- Peace Garden: 06/01/2009 - 07/01/2009

Who do we support in Honduras?

Monday, June 29, 2009

Honduras Coup Poses Challenges, Questions for Obama, Congress

Secretary of State Hillary Clinton offered a reasonably muscular condemnation of the military coup in Honduras, where elected President Manuel (Mel) Zelaya was kidnapped and flown out of the country by soldiers bent on blocking an advisory vote on constitutional reform in the country.
President Obama's statement was softer and in tone
Why not more forceful?
Zelaya's left-leaning economic and social policies earned praise from labor unions and civil society groups, and he had forged regional alliances with the Bolivarian Alternative for the Americas, which Venezuelan President Hugo Chavez and other elected leaders in Latin America established as a counter to the neoliberal trade and security policies pushed by the U.S. under Bush. That made relations with the U.S. somewhat more tense, especially as Zelaya wrangled with conservative forces over media, presidential succession and constitional issues.
Chavez has suggested that U.S. meddling -- and a Central Intelligence Agency tie -- enabled the coup.
Ooops! Our latest fiend (Chavez) is (in a round about way) tied in. No wonder the fence straddling. Can't let independent leaders rule a country in our hemisphere - hell in the world!


Ron Paul - right on this one

Saturday, June 20, 2009

Meddling in Iran

As the violence on the streets of Tehran took a turn for the worse today, President Barack Obama publicly condemned the Iranian government for its “violent and unjust actions against its own people.” The protesters have clashed with police on and off for a week, but today’s crackdown appears to be more vigorous.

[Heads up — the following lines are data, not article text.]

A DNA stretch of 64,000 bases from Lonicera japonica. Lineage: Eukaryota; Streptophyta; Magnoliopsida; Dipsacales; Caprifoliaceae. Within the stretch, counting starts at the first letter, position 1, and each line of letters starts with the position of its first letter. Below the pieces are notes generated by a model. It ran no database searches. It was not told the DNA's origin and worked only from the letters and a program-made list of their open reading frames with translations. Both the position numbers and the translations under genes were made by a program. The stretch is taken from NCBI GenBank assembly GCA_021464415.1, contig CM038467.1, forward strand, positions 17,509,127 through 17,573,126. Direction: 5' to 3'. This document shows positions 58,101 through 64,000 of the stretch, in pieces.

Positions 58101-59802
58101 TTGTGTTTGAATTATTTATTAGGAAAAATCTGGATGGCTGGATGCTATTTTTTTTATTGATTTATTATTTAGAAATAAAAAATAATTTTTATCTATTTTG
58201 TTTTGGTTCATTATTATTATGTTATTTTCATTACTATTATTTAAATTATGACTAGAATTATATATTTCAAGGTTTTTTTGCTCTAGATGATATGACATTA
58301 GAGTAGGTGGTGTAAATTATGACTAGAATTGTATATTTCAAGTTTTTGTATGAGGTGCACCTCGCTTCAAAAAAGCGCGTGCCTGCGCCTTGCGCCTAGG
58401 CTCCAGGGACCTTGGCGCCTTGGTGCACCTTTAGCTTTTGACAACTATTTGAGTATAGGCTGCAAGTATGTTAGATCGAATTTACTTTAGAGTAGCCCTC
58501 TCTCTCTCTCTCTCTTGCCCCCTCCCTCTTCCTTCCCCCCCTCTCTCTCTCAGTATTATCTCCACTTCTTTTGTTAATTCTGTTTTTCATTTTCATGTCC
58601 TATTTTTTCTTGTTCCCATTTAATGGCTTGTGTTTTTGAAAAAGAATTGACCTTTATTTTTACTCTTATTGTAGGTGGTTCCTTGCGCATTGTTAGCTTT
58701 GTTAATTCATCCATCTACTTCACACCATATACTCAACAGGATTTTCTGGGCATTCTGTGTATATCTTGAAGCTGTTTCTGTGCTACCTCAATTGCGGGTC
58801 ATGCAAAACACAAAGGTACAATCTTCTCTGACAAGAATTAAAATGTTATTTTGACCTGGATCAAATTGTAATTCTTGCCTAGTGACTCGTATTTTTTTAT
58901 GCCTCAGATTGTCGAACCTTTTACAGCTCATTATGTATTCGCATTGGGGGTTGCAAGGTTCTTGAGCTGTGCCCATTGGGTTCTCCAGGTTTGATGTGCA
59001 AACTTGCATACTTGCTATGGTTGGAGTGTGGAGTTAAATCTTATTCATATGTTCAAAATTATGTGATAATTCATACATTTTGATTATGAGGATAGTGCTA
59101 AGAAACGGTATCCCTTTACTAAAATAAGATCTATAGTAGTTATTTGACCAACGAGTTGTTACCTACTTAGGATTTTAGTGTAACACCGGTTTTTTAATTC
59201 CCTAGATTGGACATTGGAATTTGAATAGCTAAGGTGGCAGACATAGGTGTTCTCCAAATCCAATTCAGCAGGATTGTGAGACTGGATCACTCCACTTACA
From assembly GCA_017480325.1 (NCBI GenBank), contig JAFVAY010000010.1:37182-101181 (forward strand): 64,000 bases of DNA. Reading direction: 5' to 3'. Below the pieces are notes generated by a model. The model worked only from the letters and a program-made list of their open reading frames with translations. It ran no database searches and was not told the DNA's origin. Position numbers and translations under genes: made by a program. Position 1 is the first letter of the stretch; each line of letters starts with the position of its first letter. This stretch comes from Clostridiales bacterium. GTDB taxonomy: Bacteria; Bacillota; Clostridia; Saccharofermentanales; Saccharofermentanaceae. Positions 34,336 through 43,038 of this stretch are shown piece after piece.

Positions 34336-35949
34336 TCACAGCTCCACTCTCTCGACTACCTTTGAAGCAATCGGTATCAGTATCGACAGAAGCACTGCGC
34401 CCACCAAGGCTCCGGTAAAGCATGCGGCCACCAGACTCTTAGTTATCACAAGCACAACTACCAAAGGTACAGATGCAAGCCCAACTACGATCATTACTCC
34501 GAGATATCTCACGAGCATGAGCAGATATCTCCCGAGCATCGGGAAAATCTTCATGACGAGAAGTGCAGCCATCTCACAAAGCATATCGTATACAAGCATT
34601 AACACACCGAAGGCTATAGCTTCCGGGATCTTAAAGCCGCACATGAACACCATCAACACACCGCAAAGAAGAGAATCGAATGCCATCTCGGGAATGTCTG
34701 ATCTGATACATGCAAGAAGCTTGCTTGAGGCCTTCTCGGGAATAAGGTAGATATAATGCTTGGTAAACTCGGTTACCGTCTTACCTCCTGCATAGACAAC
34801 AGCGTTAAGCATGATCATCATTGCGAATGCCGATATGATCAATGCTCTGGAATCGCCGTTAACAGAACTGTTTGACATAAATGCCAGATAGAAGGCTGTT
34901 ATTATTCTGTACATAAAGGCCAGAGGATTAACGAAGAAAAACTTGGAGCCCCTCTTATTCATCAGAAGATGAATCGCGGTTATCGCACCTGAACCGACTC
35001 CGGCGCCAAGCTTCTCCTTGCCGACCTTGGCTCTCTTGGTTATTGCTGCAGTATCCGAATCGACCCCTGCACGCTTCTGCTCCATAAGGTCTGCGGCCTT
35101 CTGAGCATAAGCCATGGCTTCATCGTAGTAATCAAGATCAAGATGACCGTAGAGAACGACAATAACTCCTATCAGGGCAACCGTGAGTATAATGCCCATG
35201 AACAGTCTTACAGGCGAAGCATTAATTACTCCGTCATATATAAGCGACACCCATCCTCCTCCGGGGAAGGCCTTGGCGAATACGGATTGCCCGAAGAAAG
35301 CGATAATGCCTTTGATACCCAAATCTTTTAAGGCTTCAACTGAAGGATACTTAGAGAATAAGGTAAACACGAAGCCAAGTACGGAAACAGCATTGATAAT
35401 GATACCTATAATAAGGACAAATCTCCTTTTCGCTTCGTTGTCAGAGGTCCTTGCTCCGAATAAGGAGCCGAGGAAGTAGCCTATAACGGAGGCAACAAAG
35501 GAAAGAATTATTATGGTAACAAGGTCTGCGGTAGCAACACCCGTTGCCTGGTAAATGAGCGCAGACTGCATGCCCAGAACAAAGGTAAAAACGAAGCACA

Yesterday, the House of Representatives also passed a resolution condemning the Iranian government and expressing official support for the protesters. The vote passed 405-1, with only Congressman Ron Paul (R-TX) dissenting, insisting the US should avoid meddling in the internal affairs of foreign nations.

Sure our hearts go out to the injured and murdered, but the real issue is what gives us the right to interfere. Ask for peace and non-violence only - don't ask for a "winner." Otherwise the situation is a no-win one for us. If and when the protests are put down - the power regime will remember what we called for. If the protest does continue and lead to a new regime - how can we be sure it will lead to an equal society?


A Plan for Peace?

Tuesday, June 09, 2009

What if Osama Calls Obama’s Bluff?

As is the custom of American interventionists, President Obama spoke in Cairo as if our Islamist enemies have no vote in how their conflict with the United States will henceforth proceed. The adolescent geniuses who wrote Obama’s speech apparently spent no time at all perusing what Osama bin Laden and other Islamists have said or written over the past 13 years, and especially since 2001. At repeated points in that corpus of material, for example, bin Laden has offered a truce to the United States and its allies on terms eerily similar to those Obama described in Cairo as the intentions of his administration.
* Complete U.S. withdrawal from Iraq and Afghanistan.
* No residual U.S. military bases in either Iraq or Afghanistan.
* Self-determination for Muslim peoples now ruled by tyrants.
* Termination of Israel’s gradual but unending thievery of Palestinian territory.
* U.S. and Western recognition that all Muslims belong to one nation, or ummah, and that the post-World War I subdivision of the ummah into nation-states is a Western-imposed contrivance for subjugating Muslims.
The article goes on to opine about Osama. Instead I wish it focused on the Cairo speech and ask: When will complete withdrawal occur? and When will the last base close?


Pentagon Admits ‘Problems’ in Farah Air Strike

‘Problems?’ That's what we are calling it. Children dead because of "tactics, techniques and procedures"? More than a "problem" in my eyes.


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